Dr. Ramindra Dhillon: The Rebel
Well, people say old age is about constant trips to the dispensary and doctors. Well, people aren’t always right. Meet, Dr. Ramindra Dhillon- A name that should be known to all of us for the splendid work she has done in the past and continues to do so! She’s one who makes constant trips to the dispensaries and spends most of her time around doctors too, but here’s a little twist. She’s one of them!
“I am 71 and I don’t plan to retire from my work anytime soon!”
Right from the beginning, she’s been a fierce rebellious spirit and was never brought down by old age or patriarchy for that matter. She was married to an Airforce Pilot, Lt. Karanjeet Singh Dhillon. She had always thought that after marriage she would continue practicing medicine but was faced with an identity crisis post marriage where people only saw her as a ‘wife.’ But she made it past that by striking a sort of a deal with her husband: She could leave for work once he had left and had to be back before he returned. Until the age of 49, she kept working like this. Then, once her husband retired, she associated herself as one of the volunteers with the United Nations. This was also the first time when she took a decision by herself without consulting her family. This was a major turning point in her life!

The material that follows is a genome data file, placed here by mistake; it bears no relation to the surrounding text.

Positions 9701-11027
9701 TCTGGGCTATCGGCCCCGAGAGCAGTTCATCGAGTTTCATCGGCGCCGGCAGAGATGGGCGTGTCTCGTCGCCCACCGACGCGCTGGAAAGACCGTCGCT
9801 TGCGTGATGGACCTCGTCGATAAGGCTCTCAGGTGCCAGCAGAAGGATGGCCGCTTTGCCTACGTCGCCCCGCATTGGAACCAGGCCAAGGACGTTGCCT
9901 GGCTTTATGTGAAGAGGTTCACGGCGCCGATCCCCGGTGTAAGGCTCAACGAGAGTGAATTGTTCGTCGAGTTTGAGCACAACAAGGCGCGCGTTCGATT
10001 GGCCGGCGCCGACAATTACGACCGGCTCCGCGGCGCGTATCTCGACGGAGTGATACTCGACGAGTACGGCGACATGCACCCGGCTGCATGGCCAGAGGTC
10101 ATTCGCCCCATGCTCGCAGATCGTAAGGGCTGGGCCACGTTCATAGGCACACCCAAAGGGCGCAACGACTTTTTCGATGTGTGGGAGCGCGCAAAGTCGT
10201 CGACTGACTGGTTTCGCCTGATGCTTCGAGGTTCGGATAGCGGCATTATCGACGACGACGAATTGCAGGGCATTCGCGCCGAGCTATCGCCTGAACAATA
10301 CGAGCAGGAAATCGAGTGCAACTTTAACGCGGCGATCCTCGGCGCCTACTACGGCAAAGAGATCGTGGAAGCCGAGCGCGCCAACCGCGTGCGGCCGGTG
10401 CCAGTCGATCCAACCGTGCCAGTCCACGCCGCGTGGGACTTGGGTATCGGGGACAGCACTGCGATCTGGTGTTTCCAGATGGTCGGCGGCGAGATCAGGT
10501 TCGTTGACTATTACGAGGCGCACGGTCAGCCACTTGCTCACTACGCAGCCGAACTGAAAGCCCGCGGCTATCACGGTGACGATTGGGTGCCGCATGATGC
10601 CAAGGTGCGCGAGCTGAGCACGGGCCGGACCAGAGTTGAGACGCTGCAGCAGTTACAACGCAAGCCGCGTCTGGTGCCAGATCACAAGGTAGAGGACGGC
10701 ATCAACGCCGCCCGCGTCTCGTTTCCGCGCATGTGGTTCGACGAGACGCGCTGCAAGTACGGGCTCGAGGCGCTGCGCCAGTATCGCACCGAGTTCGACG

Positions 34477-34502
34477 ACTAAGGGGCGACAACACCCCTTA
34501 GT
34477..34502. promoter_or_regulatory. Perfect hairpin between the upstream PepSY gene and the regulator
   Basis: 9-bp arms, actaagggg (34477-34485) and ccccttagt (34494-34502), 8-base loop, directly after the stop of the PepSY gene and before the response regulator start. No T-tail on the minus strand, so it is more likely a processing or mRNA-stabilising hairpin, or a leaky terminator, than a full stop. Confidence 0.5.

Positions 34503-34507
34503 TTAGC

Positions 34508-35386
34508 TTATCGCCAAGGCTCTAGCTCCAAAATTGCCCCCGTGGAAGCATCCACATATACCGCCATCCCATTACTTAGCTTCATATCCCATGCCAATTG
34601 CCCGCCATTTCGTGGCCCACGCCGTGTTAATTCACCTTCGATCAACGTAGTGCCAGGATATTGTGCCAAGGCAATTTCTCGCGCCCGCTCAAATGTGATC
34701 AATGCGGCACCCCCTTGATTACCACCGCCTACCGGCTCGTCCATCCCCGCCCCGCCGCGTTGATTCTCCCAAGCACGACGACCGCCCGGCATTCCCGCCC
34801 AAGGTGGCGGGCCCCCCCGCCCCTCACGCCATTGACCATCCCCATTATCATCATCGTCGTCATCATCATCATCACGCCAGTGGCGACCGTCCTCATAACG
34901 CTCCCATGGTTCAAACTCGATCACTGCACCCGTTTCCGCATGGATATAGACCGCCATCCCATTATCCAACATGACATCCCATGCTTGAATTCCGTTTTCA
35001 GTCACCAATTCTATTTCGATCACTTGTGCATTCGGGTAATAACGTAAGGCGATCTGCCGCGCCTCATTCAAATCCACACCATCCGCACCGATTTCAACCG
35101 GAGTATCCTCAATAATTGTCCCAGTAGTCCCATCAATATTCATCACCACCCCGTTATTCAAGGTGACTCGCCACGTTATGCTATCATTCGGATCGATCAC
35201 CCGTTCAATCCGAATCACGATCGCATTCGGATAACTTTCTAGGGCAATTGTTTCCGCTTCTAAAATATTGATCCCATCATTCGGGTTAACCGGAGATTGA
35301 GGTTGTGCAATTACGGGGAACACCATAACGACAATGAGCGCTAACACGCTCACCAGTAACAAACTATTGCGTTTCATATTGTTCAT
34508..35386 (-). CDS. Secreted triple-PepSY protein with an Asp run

She recalls how at the age of 68, she went to South Sudan and how their patients made her heart fill with admiration for them. Since a civil war had broken out during that time, her hospital was full of patients and victims. It wasn’t easy handling 70 patients a day, but then three words helped her conquer this challenge: “Adjust, adapt, negotiate,” These three words drove her actions and instincts while she was there and these three words stayed with her even after she left. These, she said are one of the best strategies to survive and excel in life.
Interestingly, She worked with commercial sex workers and truck drivers in the field of HIV AIDs and in war-torn countries like Iran. She says that if there was something that kept her dedicated to her work without being overly emotional about it was her knowledge of how to handle psychology that came with her experience as a doctor. She also survived working in such tough settings by one golden mantra: “Always keep smiling.” She always believes in the power of giving and not expecting anything in return.
She stands tall as a major source of admiration, strength, resolute and independence. She recently delivered a TED Talk on a national platform and shared her life journey. Here’s a salute to this liberating spirit!